The Parent Geeks were not fans of Dark Stories from a family game perspective, but none of them really thought it was intended to be such a game to begin with. According to one Parent Geek, “Some of these stories are really horrible. There’s no way I’d feel comfortable playing this with my kids.” But as a game with just adults, Dark Stories worked great. As one Parent Geek put it, “It’s a dark party game of sorts, isn’t it? I like that. Perfect for Halloween or when you host a Murder/Mystery party. A neat concept.” Game play wise, the Parent Geeks understood exactly what was needed and how the game was won. They solved many of the mysteries and were stumped by even more. When the last case file was closed, the Parent Geeks gave Dark Stories a mixed level of approval.
The Gamer Geeks found the game’s concept to be interesting, but the game play to be a bit boring. According to one Gamer Geek, “All I’m doing is asking questions and getting answers. Eventually I’ll piece it together, but not nearly fast enough to make it interesting.” Another Gamer Geek said, “Like all games with hidden information, you cannot really tell how close you are to the goal until you find it. I never felt excited or elated while playing, but I did feel bored.” The Gamer Geeks felt the game should be played in very small doses. One even suggested it be used as filler game or a drinking game, which met with wide approval. After all the corpses were buried and the criminals imprisoned, the Gamer Geeks gave Dark Stories a mixed level of approval.
Dark Stories is the perfect example of the perfect game to play with the perfect group of people who want the perfect mystery to solve. The problem is, that type of group is really hard to come by for many of us. I can think of only 2 people out of 20 I could easily play Dark Stories with, while playing with all the others would have a mixed level of success. The fault is not the games. Dark Stories is unique, provocative, difficult, and challenging. It can also be a bit dry at times; especially when none of the players can solve the mystery.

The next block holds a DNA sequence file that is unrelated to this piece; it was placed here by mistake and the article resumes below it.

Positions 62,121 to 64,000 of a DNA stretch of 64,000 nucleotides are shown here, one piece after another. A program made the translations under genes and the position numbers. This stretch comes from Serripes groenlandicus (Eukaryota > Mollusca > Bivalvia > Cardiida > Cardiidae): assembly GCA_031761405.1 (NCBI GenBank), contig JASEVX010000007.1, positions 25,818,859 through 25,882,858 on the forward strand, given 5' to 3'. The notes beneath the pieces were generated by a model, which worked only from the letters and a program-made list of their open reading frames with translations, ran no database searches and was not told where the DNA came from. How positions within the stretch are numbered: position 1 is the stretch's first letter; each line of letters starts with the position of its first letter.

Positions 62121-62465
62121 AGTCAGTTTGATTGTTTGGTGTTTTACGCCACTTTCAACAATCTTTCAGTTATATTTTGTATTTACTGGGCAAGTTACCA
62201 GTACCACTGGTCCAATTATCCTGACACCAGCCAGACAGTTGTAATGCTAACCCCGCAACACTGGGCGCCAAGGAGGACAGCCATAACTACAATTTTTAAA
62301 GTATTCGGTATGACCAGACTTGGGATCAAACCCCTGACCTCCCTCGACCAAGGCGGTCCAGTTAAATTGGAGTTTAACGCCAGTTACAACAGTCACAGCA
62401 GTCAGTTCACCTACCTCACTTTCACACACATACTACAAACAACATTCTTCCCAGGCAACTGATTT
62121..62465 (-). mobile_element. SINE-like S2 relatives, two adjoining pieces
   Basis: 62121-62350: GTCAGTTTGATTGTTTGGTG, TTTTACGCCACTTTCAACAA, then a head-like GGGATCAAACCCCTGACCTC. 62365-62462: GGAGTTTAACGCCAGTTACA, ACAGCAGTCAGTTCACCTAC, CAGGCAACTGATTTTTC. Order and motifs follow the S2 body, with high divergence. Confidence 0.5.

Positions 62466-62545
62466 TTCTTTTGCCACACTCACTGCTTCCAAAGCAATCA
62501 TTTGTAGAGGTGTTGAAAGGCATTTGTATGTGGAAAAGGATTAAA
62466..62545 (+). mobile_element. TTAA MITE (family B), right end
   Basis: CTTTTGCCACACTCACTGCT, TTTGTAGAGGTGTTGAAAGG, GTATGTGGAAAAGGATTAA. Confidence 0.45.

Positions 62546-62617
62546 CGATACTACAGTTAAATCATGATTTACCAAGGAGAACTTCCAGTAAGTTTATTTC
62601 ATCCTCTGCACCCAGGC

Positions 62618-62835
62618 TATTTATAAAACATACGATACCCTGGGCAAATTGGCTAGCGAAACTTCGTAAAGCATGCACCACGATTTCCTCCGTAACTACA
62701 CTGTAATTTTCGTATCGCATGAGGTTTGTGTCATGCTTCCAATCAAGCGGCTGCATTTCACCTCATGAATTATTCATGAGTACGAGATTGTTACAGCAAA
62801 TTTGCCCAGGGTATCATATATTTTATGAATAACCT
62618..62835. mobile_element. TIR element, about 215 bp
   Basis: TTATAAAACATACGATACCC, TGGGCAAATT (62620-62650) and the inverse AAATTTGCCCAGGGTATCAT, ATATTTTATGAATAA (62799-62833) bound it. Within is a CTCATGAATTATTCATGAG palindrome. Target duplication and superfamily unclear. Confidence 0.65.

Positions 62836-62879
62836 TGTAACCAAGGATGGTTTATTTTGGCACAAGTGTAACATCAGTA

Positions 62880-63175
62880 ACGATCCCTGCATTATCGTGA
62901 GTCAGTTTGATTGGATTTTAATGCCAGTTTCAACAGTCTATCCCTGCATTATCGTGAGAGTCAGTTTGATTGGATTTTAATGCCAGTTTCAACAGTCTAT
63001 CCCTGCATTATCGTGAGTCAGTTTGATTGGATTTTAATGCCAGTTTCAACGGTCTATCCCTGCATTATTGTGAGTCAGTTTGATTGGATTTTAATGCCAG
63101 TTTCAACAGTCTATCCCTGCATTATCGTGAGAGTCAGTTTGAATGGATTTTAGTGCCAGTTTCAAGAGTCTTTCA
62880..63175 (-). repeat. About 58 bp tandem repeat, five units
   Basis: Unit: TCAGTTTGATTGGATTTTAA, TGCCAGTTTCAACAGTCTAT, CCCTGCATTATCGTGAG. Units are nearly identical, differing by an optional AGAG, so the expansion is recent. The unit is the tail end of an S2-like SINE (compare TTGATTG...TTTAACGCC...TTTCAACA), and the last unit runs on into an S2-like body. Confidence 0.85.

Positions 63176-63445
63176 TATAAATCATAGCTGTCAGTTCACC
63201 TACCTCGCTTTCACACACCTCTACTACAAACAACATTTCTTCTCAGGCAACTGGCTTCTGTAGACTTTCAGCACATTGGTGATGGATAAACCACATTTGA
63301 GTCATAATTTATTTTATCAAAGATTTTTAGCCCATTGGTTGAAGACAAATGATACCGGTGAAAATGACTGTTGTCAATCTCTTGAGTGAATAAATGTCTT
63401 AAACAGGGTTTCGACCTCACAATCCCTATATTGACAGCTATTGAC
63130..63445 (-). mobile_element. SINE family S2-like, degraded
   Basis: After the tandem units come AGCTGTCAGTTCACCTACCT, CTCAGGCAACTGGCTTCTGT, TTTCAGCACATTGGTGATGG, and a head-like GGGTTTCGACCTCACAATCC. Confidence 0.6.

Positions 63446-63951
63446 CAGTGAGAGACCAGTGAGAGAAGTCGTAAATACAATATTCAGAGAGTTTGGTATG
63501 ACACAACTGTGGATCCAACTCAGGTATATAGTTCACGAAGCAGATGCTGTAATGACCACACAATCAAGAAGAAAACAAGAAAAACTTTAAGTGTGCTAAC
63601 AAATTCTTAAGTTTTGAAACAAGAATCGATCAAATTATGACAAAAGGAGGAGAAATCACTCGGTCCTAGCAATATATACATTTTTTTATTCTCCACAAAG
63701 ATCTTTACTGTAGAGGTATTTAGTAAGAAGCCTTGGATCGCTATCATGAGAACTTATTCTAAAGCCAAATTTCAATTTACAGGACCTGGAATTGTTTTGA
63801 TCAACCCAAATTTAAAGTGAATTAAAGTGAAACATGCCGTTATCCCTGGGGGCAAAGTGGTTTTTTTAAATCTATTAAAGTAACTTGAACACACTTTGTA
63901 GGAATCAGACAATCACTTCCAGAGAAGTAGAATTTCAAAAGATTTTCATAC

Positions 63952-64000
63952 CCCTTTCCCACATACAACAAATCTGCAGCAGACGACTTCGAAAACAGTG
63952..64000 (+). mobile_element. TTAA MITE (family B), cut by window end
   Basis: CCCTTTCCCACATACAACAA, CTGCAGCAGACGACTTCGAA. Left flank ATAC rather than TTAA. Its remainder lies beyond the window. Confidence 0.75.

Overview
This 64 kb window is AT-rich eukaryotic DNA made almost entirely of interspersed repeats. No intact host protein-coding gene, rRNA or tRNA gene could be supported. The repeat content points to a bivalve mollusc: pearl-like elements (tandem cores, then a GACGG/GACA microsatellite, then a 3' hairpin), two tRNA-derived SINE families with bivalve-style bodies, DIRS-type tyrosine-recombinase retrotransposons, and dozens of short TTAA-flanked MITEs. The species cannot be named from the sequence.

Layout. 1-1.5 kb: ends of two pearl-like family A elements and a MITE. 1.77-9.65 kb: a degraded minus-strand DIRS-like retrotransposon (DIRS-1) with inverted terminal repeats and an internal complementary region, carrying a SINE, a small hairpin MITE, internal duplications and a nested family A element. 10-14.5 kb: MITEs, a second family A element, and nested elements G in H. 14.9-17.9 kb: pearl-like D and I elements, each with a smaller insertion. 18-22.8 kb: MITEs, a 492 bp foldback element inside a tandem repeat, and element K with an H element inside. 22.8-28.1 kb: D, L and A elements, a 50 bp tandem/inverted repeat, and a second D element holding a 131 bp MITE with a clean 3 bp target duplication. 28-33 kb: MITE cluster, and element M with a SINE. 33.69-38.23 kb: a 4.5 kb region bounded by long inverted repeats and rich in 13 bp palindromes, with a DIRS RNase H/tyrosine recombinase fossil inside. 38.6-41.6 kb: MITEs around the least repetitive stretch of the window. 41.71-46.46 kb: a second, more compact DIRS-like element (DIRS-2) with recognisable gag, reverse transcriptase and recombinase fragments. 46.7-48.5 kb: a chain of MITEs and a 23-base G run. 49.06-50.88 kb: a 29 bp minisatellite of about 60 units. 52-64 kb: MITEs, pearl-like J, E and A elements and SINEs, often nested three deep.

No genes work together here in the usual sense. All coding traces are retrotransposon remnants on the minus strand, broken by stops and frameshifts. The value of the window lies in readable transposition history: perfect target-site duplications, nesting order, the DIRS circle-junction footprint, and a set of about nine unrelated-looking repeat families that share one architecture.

Dark Stories is also highly thematic and gripping right from the start. This is where I think the game really shines. Each Dark Story really is dark and that plays well when the evening’s theme deals with horror, murder, mystery, espionage, and dirty deeds. It’s not a game you play before Candy Land and it most certainly isn’t a game you play around the Holidays. But then again, why not? Murderous deeds and ill luck befalls us all, 365 days a year.
Personally, I love this game. It reminds me of the mystery books I read as a kid. But I’m also a big fan of Deduction games, which would suggest I would naturally gravitate towards any game that challenges me to solve a mystery. Despite the level of enjoyment it provides, the game has two flaws in my opinion. The first is the large number of mysteries that are inappropriate for kids. This is a real shame, as I cannot imagine a better game to play with the family than one where everyone gets to solve a mystery together. The second is the game’s limited replay value. Once you solve a mystery, you can never play with that Dark Story card again for as long as at least 1 previous player remembers it. There are 50 Dark Story cards, but all that does is buy you time until you hit the inevitable wall.
This is a unique game that will test your deduction skills, critical thinking, and memory. Each Dark Story introduction gives you just enough to think you know the right way to go, but be cautious. Every hint of truth could be smokescreen and the most unimportant detail could be the key to solving the mystery. If you enjoy mysteries, working together with others, and can stomach some really bizarre deaths and murders, then do play Dark Stories. Don’t be surprised if you get lost in the gloom.
This game was given to Father Geek as a review copy. Father Geek was not paid, bribed, wined, dined, or threatened in vain hopes of influencing this review. Such is the statuesque and legendary integrity of Father Geek.